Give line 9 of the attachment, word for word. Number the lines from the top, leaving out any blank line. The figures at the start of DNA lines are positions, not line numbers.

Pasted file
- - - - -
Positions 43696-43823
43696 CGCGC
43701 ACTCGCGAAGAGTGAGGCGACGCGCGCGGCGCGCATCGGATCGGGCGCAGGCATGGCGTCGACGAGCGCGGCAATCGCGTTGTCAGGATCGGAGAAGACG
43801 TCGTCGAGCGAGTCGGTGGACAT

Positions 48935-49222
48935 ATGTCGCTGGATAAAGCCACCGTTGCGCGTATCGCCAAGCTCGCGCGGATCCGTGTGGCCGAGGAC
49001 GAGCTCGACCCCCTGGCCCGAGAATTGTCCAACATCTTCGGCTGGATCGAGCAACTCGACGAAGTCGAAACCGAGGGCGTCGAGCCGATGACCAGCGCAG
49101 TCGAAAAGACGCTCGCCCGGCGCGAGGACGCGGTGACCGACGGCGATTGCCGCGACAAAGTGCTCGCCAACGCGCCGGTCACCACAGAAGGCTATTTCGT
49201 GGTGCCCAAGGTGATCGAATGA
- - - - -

49201 GGTGCCCAAGGTGATCGAATGA